WASHINGTON -- President Barack Obama on Wednesday appealed to the global community to help the United States bring down Islamic State militants, saying it will take a broad coalition "to dismantle this network of death."
In remarks before the United Nations General Assembly in New York, Obama conveyed a strong message of collectivism, calling not just on the international community to reject violent extremism but also on the Muslim community to reject it. He used the word "collectively" four times; "together" 12 times; and "cooperation" four times.
"There can be no reasoning, no negotiation, with this brand of evil," Obama said. "The only language understood by killers like this is the language of force. So the United States of America will work with a broad coalition to dismantle this network of death."
Obama's rhetoric was reminiscent of that used throughout George W. Bush's presidency, but with a different touch. His message was less that "you're either with us or against us" in fighting terrorism, but rather that "we need everyone to be with us."
"Over 40 nations have offered to join this coalition. Today, I ask the world to join in this effort," he said. "Those who have joined [the Islamic State] should leave the battlefield while they can. Those who continue to fight for a hateful cause will find they are increasingly alone. For we will not succumb to threats, and we will demonstrate that the future belongs to those who build, not those who destroy."
The president pointed to four areas where the global community must come together to stem terrorism: destroying Islamic State militants; rejecting the ideology of al Qaeda and the Islamic State; addressing the conflicts that fuel the conditions that terrorists prey upon; and encouraging Arab countries to provide opportunities for young people. On the last point, he spoke directly to Muslim youth who may have been listening.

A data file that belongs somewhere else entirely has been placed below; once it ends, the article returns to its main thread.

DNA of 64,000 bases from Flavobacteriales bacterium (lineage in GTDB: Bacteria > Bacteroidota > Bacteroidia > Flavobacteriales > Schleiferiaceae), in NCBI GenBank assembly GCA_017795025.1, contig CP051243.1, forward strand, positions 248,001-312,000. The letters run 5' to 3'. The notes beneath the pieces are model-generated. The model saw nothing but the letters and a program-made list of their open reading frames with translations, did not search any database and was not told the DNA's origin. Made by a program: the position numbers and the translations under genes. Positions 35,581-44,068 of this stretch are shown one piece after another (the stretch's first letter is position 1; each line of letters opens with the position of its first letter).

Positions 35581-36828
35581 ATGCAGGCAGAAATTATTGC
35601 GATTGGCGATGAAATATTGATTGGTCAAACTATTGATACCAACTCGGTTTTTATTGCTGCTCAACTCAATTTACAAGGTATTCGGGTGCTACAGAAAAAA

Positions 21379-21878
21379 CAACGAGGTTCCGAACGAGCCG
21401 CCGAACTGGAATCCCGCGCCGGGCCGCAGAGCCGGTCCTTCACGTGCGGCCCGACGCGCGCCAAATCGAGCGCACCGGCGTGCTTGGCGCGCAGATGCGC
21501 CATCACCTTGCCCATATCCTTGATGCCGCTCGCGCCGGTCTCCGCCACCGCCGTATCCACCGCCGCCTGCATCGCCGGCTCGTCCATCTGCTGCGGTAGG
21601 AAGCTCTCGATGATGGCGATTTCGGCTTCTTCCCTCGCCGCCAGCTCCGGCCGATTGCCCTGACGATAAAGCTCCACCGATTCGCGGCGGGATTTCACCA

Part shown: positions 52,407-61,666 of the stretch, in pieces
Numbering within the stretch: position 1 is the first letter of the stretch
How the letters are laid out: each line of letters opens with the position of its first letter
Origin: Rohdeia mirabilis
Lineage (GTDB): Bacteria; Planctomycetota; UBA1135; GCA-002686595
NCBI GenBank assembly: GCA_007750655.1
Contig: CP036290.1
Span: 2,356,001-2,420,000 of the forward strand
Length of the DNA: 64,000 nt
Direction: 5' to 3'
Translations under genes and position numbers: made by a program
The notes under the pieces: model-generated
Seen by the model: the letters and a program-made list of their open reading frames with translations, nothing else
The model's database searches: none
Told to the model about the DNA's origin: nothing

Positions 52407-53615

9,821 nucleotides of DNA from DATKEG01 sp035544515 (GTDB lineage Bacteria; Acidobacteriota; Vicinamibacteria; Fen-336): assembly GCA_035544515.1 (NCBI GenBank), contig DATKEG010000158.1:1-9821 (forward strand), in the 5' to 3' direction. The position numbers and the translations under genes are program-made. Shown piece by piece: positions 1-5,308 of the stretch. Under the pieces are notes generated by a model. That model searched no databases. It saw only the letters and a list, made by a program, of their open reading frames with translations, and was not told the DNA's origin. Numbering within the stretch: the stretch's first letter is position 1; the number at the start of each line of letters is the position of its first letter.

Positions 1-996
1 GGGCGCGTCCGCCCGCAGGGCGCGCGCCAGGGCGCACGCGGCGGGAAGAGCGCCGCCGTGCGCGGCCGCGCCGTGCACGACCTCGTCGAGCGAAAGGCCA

"You come from a great tradition that stands for education, not ignorance; innovation, not destruction; the dignity of life, not murder," Obama said. "Those who call you away from this path are betraying this tradition, not defending it."
Ultimately, said the president, the people of the Middle East must reject sectarianism and extremism in their region.
"No external power can bring about a transformation of hearts and minds," he said.
Some in the White House later disputed that Obama's use of terms like "evil" and "network of death" reflected a shift toward Bush-era rhetoric.
"I don't think that is true at all, this is how he has talked abt his [counterterrorism] strategy for as long as I have worked for him," tweeted White House senior adviser Dan Pfeiffer.
"Not inconsistent at all," he added.
The president's remarks come two days after the United States, with a coalition of five Arab partners, launched a major bombing campaign against Islamic State militants in Syria. More than 40 countries have spoken in favor of the U.S. effort, though it's unclear in what capacity they will contribute to it.
As of Wednesday, the U.S. military had conducted 198 airstrikes in Iraq and 20 airstrikes in Syria targeting the terrorist group.
This story has been updated to include Pfeiffer's comments on Obama's rhetoric.
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